|High on life, I have a $50 blue cheese wheel!
||[Mar. 5th, 2010|11:23 pm]
Real Life AD&D 2nd Edition Rogue
Look what I have here:|
This is a wheel of Maytag Blue Cheese. Each wedge costs $12.29 yet weighs only 8oz.
Please don't confuse the Maytag Blue Cheese company with the Mayfield dairy company, nor with the Maytag appliance company, for those two businesses only hawk cheap wares to the masses and quite frankly I am above them.
Maytag Cheese Company, however, makes a high quality product suited to someone such as myself. Some brands that cost a lot aren't worth the extra cost, you're just paying for a brand name. Other brands that cost a lot are actually worth it because there's a world of difference. This is one of those.
Here's what Wikipedia says about the company:
"The process for making Maytag Blue Cheese was discovered and patented by two Iowa State University microbiologists, Clarence Lane and Bernard W. Hammer. Roquefort, another type of blue cheese, had been made for a number of years in Europe, but attempts to manufacture a similar cheese in the United States had thus far been unsuccessful. Difficulties encountered in making these types of cheeses produced a less than satisfactory product, and quality control would have been disastrous.
The problems encountered with producing Roquefort type cheeses in the United States for distribution were the lengthy time required to develop the artisan flavor, the mold growth not being uniform, the quality being below average for numerous lots produced, and the color of the curd being too dark.
The process begins with homogenizing the milk that will be used for the cheese. In making Maytag Blue Cheese, the cream is separated from the milk, homogenized and then added back into the now skim milk. This would typically occur between 80o and 100o Fahrenheit and 2000 to 3500 pounds of pressure. This would allow for proper fat hydrolysis, which affects the flavor of the cheese.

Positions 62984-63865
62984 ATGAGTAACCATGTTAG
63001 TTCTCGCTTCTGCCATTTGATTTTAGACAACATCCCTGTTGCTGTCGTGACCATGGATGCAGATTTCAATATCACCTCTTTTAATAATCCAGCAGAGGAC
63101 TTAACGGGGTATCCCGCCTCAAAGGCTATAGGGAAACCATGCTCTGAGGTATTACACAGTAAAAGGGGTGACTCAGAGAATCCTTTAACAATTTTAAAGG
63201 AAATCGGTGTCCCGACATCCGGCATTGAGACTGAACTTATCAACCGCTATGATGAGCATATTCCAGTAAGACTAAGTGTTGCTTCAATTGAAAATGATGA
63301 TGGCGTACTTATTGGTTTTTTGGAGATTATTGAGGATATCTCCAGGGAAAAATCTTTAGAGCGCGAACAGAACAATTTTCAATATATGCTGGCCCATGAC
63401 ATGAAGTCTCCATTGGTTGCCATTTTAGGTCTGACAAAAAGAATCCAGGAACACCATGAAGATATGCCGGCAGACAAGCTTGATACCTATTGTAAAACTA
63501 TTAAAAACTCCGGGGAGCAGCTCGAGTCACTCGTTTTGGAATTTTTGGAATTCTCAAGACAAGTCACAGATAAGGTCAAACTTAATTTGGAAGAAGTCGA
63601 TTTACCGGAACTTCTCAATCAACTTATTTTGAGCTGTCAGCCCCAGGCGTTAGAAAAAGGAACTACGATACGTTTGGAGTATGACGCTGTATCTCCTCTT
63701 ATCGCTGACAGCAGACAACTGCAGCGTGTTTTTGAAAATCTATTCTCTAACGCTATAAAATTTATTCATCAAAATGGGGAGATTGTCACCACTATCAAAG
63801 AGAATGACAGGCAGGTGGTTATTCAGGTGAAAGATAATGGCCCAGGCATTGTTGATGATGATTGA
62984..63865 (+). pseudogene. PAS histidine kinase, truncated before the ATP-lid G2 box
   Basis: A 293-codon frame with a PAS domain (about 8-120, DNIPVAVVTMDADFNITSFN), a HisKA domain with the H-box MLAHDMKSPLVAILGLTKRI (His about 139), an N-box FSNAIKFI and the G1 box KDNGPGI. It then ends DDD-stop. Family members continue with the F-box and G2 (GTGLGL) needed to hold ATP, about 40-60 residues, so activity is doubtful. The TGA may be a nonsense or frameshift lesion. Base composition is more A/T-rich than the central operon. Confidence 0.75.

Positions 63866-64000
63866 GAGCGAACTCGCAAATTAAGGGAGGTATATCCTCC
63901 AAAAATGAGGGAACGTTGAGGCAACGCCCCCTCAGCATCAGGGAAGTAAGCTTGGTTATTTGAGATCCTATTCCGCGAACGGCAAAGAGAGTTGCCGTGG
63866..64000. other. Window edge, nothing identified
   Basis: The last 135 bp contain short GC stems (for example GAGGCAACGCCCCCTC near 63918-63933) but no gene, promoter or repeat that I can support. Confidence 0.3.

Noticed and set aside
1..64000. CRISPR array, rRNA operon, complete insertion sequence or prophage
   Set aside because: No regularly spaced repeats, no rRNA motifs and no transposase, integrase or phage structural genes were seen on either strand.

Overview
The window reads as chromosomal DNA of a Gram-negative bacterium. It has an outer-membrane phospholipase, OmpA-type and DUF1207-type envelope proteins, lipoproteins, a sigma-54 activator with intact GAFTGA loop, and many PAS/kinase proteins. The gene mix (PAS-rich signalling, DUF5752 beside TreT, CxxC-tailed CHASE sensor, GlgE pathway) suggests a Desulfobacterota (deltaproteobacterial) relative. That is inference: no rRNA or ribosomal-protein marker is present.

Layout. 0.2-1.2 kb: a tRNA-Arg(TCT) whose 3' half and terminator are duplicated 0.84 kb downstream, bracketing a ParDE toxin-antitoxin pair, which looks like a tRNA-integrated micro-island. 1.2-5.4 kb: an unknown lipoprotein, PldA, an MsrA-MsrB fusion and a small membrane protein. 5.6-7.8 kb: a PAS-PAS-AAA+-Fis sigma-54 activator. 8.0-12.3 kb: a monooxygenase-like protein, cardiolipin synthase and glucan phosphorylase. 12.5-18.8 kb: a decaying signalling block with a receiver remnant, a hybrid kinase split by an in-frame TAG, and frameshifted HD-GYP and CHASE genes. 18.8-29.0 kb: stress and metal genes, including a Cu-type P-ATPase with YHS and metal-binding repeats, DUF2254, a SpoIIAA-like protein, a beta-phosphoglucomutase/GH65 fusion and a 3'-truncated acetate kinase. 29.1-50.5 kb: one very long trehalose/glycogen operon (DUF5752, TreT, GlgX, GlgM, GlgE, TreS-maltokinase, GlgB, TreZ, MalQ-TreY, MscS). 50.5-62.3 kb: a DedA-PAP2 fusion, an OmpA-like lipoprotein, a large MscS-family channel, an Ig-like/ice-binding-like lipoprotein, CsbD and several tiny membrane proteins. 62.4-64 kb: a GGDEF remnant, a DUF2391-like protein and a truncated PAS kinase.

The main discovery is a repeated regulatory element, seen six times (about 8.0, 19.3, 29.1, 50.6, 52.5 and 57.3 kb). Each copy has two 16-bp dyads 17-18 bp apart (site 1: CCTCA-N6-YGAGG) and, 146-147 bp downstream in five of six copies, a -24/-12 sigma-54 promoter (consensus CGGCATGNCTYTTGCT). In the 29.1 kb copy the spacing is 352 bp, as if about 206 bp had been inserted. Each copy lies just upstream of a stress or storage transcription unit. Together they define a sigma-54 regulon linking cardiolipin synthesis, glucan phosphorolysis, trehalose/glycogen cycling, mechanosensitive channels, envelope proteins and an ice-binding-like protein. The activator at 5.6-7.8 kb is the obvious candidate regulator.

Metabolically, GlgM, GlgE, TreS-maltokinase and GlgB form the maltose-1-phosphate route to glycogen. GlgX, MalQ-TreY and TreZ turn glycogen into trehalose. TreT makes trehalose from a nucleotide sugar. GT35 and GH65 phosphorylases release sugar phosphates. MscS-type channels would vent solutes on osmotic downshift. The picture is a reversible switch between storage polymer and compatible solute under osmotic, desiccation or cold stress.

There is a ripening period prior to adding rennet (an enzyme that coagulates milk into curds and whey) to the cheese. A typical usage would be to add 3 ounces of rennet per 100 pounds of milk, allowing it to set in a temperature range of 85o to 86o degrees Fahrenheit. Better results were achieved using 4 ounces of rennet per 100 pounds of milk and setting in a higher than usual temperature range of 90o to 92o Fahrenheit.
According to Lane and Hammer's records, their alterations caused the cheese-making process to speed up from this point forward, with the time in between setting, cutting and dipping nearly cut in half. Also, after dipping the cheese and allowing it to cook in hot whey, the draining time was cut from 20–30 minutes to 3–5 minutes.
Penicillium is then added to the finished product, which produces its characteristic green veins.
After the rounds of cheese are made by hand, the cheese is aged in specially designed caves where they are exposed to high humidity and cool temperatures.
The company still uses the same time-consuming method of hand making cheese, using milk only from local dairy farms."
I don't like most kinds of cheeses. I hate any kind of melted cheese because of the texture, except when it's on pizza or some kind of Italian dish where it solidifies some by the time you eat it. I LOVE blue cheese though, and this is the best kind in the world. It tastes SO GOOD!
Before I discovered Maytag I was getting a cheaper brand and there really is an immense gulf between the two in terms of quality and taste. With the cheap brand I didn't really care if I ate it or not. With this, it's so good that I could unwrap one and eat it by itself like a candy bar.
I've actually got five 8oz wedges of it right now. I had a sixth, but I've already eaten it. I made tomato and blue cheese sandwiches out of it and it was so good.